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Equity in Action: Using Data to Advance Education Equity

By Abigail Cohen and Chelsea Goodly

Abigail Cohen and Chelsea Goodly are senior associates in policy and advocacy at Data Quality Campaign, a national voice on education data policy and use.

Persistent achievement gaps from early literacy to graduation rates can be addressed if we use data, one of the most powerful tools to overcome inequities and ensure that all children receive a high-quality education.

How can we create an education system that meets the needs of every child? This question lies at the heart of efforts to advance education equity and challenges us to reimagine and rethink how we create classrooms, schools and systems where students’ needs are truly at the center. While opportunities for progress are boundless, as local leaders like you come together to engage around this critical question, one thing is certain – data must be a part of the answer.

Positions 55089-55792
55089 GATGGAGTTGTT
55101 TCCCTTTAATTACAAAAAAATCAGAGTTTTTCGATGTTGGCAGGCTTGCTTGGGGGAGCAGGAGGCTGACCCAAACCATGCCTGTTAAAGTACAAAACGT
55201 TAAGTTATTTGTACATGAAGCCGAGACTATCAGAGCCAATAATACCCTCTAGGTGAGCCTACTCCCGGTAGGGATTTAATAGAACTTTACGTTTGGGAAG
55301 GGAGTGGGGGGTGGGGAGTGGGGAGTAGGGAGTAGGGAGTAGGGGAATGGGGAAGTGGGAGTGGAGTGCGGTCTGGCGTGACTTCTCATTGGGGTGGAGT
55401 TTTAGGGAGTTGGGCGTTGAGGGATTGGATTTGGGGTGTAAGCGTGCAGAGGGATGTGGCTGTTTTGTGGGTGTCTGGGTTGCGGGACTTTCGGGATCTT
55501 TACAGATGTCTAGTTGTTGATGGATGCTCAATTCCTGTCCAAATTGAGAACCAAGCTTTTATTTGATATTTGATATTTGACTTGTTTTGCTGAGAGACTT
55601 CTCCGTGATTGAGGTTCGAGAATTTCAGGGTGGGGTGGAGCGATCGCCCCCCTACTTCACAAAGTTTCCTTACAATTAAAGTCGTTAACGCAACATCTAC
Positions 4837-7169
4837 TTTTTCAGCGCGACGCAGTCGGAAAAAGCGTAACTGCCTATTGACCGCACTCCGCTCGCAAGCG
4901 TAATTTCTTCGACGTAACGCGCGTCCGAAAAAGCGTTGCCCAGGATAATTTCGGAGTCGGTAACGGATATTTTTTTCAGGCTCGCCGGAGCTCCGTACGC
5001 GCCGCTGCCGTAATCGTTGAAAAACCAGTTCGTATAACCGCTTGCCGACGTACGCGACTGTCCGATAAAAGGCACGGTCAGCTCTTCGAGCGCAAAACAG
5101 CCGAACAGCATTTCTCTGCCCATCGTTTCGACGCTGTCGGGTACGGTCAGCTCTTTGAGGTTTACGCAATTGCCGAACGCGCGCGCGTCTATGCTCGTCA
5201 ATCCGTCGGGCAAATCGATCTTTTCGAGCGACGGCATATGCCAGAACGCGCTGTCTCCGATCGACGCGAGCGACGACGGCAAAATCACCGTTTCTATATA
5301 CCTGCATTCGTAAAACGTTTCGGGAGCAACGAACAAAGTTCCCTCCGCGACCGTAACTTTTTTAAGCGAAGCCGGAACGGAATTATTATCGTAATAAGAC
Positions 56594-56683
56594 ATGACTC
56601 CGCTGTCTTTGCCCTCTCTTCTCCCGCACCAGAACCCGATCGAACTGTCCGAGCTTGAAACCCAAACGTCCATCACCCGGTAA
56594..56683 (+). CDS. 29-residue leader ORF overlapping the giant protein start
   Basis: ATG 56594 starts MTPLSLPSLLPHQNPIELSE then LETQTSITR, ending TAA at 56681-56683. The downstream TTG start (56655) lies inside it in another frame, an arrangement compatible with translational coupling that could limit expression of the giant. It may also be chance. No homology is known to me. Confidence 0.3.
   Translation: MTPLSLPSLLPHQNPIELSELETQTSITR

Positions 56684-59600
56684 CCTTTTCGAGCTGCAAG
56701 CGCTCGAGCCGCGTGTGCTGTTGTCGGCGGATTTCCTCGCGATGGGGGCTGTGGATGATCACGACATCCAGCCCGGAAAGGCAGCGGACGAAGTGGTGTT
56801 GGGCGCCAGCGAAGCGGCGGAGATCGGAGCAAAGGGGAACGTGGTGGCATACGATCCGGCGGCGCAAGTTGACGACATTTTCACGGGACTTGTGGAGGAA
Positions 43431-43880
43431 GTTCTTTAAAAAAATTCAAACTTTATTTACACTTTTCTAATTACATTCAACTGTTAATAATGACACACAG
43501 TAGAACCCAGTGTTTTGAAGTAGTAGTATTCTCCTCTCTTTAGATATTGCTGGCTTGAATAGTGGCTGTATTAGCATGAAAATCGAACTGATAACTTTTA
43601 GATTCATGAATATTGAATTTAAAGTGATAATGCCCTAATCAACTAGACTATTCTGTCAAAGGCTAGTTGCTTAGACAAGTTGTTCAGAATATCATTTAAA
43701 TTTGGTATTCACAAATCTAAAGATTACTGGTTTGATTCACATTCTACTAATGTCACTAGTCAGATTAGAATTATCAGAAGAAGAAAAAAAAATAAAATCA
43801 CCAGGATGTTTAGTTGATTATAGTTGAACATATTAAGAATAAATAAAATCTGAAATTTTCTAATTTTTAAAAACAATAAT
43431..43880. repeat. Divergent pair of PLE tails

The power of data lies in its ability to help those closest to students ask and answer critical questions about what’s happening in schools and classrooms such as:
• Do students receiving English learner services exit the program at consistent rates across the district?
• Are low-income students more or less likely to be taught by an effective teacher?
• What proportion of students who are homeless have access to high quality pre-K?

With the right data in hand, policymakers, educators, community members and parents are empowered to answer these types of questions, identify sources of inequity and determine the policies and practices needed to address gaps in achievement separating groups of students.